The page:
Your provider will seek to find the best options, however, if you want to go, you have to pay the difference, which often means thousand of dollars that need to be wired on short notice if a credit card can’t be used. One reason frequent private fliers move to jet cards is when there is a non-weather related cancelation, many programs guarantee getting you a like or better aircraft at their expense. Some will even compensate you with free flight hours for the delay.
7. There are no assigned seats
Once you get onboard, it’s like Southwest Airlines, in other words, free seating. Typically the person who is paying will take first dibs.
8. You probably won’t have a flight attendant
Unless you book a large cabin private jet, it’s unlikely you will get a flight attendant. If you book a smaller aircraft, frankly there isn’t that much room. One of the pilots will do the safety demonstration.
9. Not all private jets offer WiFi
While WiFi is fairly standard on domestic airline flights, it varies on private jets. If you need to be connected, you should request it when you book, or you can buy jet cards that guarantee WiFi. If it’s not specifically included, be careful, as you may find yourself getting billed hundreds of dollars later as a post-flight charge. Yes, it was in your contract. Make sure to read the fine print.
10. Catering is usually an extra charge
Generally you will find packaged snacks, sodas, minis of standard spirits, wine splits, coffee, and ice. Anything else needs to be ordered in advance, and generally is charged on an a la carte basis with fancy restaurants prices for sandwiches and fruit platters. Don’t feel you have to order catering. Many regulars don’t.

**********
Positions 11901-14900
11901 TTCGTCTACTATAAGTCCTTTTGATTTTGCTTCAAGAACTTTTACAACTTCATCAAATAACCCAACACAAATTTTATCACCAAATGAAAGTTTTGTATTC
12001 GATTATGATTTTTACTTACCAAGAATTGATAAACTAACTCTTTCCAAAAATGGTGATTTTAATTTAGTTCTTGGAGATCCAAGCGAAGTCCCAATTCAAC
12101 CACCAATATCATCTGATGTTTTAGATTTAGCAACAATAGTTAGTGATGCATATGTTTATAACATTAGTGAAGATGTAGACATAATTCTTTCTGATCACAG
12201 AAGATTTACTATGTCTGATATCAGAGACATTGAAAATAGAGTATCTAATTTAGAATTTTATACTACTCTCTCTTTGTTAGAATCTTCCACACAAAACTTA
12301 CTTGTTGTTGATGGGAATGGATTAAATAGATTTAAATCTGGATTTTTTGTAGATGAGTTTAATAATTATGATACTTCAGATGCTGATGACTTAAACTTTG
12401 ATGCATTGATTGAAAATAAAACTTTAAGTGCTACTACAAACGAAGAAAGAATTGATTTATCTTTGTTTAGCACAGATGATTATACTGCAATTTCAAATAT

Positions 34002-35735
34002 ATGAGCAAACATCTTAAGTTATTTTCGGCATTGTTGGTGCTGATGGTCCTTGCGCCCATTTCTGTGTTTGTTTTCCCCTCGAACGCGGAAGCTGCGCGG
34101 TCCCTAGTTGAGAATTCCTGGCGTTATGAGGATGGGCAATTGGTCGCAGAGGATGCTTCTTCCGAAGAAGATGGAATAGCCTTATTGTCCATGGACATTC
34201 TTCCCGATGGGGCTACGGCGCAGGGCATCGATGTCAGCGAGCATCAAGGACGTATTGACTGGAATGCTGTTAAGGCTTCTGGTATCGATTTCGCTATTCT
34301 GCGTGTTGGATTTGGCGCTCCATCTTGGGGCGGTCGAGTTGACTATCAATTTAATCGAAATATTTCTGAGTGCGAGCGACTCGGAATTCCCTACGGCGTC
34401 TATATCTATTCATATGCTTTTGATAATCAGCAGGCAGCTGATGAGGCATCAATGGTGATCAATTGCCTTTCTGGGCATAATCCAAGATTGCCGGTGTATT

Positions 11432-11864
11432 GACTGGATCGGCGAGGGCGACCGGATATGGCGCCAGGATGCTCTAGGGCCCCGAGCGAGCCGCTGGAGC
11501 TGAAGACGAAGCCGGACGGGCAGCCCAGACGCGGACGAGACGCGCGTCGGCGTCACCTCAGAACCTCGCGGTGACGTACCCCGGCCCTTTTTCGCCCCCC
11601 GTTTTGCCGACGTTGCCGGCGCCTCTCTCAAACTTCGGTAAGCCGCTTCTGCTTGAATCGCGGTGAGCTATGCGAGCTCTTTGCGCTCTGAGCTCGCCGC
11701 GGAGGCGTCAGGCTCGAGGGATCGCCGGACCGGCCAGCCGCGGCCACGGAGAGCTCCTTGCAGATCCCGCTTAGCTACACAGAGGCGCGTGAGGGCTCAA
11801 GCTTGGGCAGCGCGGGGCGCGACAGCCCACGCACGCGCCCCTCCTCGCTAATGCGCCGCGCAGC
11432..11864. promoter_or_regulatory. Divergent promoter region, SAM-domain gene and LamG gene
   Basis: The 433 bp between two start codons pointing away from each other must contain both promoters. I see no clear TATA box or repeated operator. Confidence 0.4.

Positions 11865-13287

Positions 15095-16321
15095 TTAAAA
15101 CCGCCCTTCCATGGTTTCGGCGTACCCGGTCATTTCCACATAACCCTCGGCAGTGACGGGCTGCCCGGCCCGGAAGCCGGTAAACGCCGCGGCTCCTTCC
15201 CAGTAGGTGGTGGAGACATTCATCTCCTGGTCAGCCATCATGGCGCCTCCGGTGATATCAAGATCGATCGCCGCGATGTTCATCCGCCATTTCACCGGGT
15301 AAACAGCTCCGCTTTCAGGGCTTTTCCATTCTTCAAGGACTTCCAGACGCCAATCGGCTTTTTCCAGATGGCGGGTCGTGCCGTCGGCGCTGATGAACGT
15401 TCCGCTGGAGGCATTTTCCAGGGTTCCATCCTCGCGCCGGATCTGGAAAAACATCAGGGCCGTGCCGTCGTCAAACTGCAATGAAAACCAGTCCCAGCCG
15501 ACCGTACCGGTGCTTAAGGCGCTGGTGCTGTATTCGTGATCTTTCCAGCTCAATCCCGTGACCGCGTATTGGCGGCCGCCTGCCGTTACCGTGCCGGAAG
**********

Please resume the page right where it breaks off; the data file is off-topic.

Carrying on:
11. You’re responsible for damage to the airplane
If your kid draws on the sidewall or you spill that Pinot Noir on the carpet and it can’t easily be cleaned, expect a bill. Turbulence is not an excuse. You may want to think twice before you open the red wine. Many private jets on the charter market are owned by individuals or companies who rent them out when they aren’t using them. Treat the cabin as if you were visiting your bosses home.
12. You can tip the crew
When you show up at the private jet terminal, line staff from the FBO will help with bags, and one of your pilots will then load them in the cabin and hold. Your flight crew will likely also help you find the drinks and snacks, and get you set-up with welcome aboard drinks. Tips are appreciated although policies vary by company. You can find more here.
13. You won’t find a taxi stand when you land
Unlike airports where when you come out of the terminal, there is a taxi stand, make sure to arrange your transportation before you depart. At small airports, you may find that Ubers or local taxi services aren’t always available. Your broker or operator can arrange ground transportation, and if your pilots don’t see a note about it, they will often ask when they greet you you.
There are certainly other differences. You don’t go through the typical security screening, however, everyone flying with you needs to be on the manifest of a charter flight. IFf there are changes, make sure to update your provider, typically at least 24 hours prior to departure. Like the airlines, everyone will need a government ID. Your flight crew is responsible for checking, and you won’t be allowed to fly without one.